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Showing content with the highest reputation on 10/31/2016 in all areas

  1. 5 points
    For the past week, I've been on my own webwalker since Tribot's Webwalker is lacking functionality and accuracy. Here are some images of my current work in progress. Wizards Tower (Different Planes) Simple demonstration of pathfinding from different planes. Jagex tends to put dungeons not on the the plane directly below, but really far away coordinates, which is pretty annoying. Stronghold of Security (Level 1) Haven't really collected all the data yet for dungeons, since I have to edit nodes by hand to remove door collision data. Here's a path generated from the first floor of the dungeon. My Walker Engine will be handling the stronghold doors. Semi-Far Distances (Lumbridge -> Grand Exchange) So far, semi-long paths are being computed pretty quickly. Will see how it'll do when I map P2P areas to calculate longer distances. Here's a visual of how it finds the path slowed down (By a LOT). Path Requirements Currently, I assume all paths are accessible to you. But once I incorporate the code into tribot, it should be pretty simple. One-Direction Paths An example of a directional path is the main door of Draynor Manor. You can only enter it one way. Here's a small demonstration of how the walker will act in these cases. From outside -> inside From inside -> Outside Walker Engine 0% done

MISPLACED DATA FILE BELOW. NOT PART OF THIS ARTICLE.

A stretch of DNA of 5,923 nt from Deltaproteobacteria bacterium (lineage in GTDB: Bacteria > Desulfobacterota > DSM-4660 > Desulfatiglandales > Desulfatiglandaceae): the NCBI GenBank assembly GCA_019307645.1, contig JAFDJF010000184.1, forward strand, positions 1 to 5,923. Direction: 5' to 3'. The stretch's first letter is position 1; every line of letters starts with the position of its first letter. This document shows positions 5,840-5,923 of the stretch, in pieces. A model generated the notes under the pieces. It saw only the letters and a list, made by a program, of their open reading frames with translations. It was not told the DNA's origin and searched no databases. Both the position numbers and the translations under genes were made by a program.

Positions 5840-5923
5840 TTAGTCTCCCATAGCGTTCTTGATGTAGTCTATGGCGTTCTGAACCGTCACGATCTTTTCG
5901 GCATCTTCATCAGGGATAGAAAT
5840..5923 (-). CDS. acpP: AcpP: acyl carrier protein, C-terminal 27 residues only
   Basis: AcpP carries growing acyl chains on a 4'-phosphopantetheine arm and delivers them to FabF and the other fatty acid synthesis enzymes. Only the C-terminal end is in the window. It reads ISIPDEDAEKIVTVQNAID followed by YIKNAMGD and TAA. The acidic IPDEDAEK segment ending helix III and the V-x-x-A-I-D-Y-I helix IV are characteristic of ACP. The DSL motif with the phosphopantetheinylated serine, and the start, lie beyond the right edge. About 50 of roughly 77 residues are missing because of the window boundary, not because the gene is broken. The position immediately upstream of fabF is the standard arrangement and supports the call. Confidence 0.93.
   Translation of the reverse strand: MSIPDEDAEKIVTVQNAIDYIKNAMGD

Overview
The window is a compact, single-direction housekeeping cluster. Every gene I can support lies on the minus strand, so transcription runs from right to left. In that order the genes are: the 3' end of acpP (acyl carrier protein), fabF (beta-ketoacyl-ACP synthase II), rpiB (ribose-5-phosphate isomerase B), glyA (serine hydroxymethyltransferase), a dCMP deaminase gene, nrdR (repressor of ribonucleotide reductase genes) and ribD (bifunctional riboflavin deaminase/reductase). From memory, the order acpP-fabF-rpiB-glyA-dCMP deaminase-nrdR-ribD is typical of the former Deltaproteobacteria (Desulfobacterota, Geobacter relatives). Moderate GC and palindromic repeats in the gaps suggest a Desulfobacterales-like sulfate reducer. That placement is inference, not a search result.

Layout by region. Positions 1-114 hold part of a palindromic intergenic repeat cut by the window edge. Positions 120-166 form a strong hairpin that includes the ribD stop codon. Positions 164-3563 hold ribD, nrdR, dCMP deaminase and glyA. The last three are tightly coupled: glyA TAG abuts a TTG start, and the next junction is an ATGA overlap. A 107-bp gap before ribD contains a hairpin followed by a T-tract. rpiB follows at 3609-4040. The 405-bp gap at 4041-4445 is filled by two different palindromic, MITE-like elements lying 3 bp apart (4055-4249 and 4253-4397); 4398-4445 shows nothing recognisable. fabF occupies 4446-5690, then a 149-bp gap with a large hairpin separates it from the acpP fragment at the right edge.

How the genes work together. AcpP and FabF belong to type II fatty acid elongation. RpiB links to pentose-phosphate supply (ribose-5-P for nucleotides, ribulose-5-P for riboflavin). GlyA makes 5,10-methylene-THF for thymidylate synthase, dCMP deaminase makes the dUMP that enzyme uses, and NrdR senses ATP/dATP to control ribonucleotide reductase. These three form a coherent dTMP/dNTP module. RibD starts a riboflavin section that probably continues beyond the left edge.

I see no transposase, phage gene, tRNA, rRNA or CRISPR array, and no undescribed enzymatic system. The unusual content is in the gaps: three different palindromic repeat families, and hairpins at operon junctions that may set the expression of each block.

2. 1 point
    My first video. I might start a scripting series. Personal info: My name is Mathias, I'm 17 years old and I live in Belgium. My intrests are computers hard/software, and having a good time. I've been a Scripter/developer on a few forums and was know as 'range inc' or 'qxy'. How to setup eclipse 1080p HD How to make your compiled files appear in the tribot folder automaticly 1080p HD Scripting tutorials 1080p HD Tutorial 1: => Basic powerminer. Notice: English isn't my main language, I do not have any experience in making video's and I'm not a java expert.
  3. 1 point